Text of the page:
Communication breakdowns between care facilities can pave the way for outbreaks of infection, according to research on the spread of an extensively drug-resistant bacterium.
Patients who have the wrong idea about the goals of clinical research may become better informed through a non-burdensome scientific reframing intervention, according to a study published Sept. 20, 2017, in the open-access journal PLOS ONE by Paul Christopher from Brown University, United States, and colleagues.
Everybody wants a healthy life for their baby. Black babies are more likely to be born prematurely, which puts them at risk for death and developmental problems. In fact, a third of all infant deaths are preterm-related. The critical period in preterm babies' lives is when they are just born and are in the neonatal intensive care unit (NICU). The care they receive is vital to a healthy future.
In 'Ethics and the Legalization of Physician-Assisted Suicide,' an updated paper published in Annals of Internal Medicine, the American College of Physicians reaffirmed its opposition to the legalization of physician-assisted suicide and affirmed a professional responsibility to improve the care of dying patients.
The American College of Physicians is reaffirming its opposition to the legalization of physician-assisted suicide and affirming a professional responsibility to improve the care of dying patients.
The pending termination of DACA may reverse these mental health benefits for the 800,000 DACA beneficiaries, and trigger a public health crisis, according to an essay in the New England Journal of Medicine, co-authored by Atheendar. S. Venkataramani, MD, PhD, an assistant professor of medical ethics and health policy at Perelman School of Medicine at the University of Pennsylvania.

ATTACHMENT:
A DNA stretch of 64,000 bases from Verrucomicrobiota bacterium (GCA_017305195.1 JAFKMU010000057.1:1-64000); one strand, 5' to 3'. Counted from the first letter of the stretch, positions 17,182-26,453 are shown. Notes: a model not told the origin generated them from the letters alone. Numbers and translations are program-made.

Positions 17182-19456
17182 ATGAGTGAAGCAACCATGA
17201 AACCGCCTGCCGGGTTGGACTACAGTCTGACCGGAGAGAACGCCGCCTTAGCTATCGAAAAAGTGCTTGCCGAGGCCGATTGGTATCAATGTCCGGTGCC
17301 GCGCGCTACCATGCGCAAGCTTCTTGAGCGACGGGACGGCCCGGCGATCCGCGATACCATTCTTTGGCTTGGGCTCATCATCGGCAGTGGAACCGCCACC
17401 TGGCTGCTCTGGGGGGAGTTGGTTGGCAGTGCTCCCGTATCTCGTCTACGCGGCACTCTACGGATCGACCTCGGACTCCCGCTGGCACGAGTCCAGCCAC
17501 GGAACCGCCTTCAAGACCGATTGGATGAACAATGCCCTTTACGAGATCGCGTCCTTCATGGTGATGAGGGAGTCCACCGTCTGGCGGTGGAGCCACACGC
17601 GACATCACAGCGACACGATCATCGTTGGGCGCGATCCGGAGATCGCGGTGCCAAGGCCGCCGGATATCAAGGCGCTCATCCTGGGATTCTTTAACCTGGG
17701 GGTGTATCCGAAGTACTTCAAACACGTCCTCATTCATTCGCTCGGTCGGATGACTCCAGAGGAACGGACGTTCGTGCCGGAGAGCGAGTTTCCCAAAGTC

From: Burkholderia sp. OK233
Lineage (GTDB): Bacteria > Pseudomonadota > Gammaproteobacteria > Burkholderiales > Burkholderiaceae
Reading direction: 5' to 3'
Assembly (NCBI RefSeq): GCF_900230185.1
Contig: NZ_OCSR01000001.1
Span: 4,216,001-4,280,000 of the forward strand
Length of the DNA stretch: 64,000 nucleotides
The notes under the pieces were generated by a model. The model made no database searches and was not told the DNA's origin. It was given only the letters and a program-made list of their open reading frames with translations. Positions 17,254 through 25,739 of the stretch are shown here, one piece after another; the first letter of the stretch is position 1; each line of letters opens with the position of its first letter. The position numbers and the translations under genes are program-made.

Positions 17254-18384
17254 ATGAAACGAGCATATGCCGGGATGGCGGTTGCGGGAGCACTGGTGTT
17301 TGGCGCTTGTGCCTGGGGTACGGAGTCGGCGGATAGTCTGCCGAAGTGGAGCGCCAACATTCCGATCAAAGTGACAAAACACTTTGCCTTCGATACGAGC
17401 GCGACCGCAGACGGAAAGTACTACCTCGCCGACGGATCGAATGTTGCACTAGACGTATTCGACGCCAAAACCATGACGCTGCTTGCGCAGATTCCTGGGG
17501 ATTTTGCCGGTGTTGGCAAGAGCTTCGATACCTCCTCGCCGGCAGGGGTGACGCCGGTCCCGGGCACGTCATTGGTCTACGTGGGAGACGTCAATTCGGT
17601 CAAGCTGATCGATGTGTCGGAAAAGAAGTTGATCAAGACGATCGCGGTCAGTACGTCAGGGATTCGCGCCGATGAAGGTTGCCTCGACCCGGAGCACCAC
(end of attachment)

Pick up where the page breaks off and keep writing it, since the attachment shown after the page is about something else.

In at least 18 states around the United States, academic health science centers are partnering with cooperative extension systems to better address population health. This research appears in the September/October 2017 Annals of Family Medicine.
This research is published in the September/October 2017 Annals of Family Medicine.
Medicare spent more than $1 billion over a five-year period on a high-priced drug that has not been proven more effective for a collection of inflammatory conditions than much less expensive corticosteroids.
Chemicals that could potentially cause asthma through an immune reaction could be better identified with human cell- and computer-based test methods, according to a new research paper co-authored by the Physicians Committee's Kristie Sullivan, M.P.H., in Applied In Vitro Toxicology.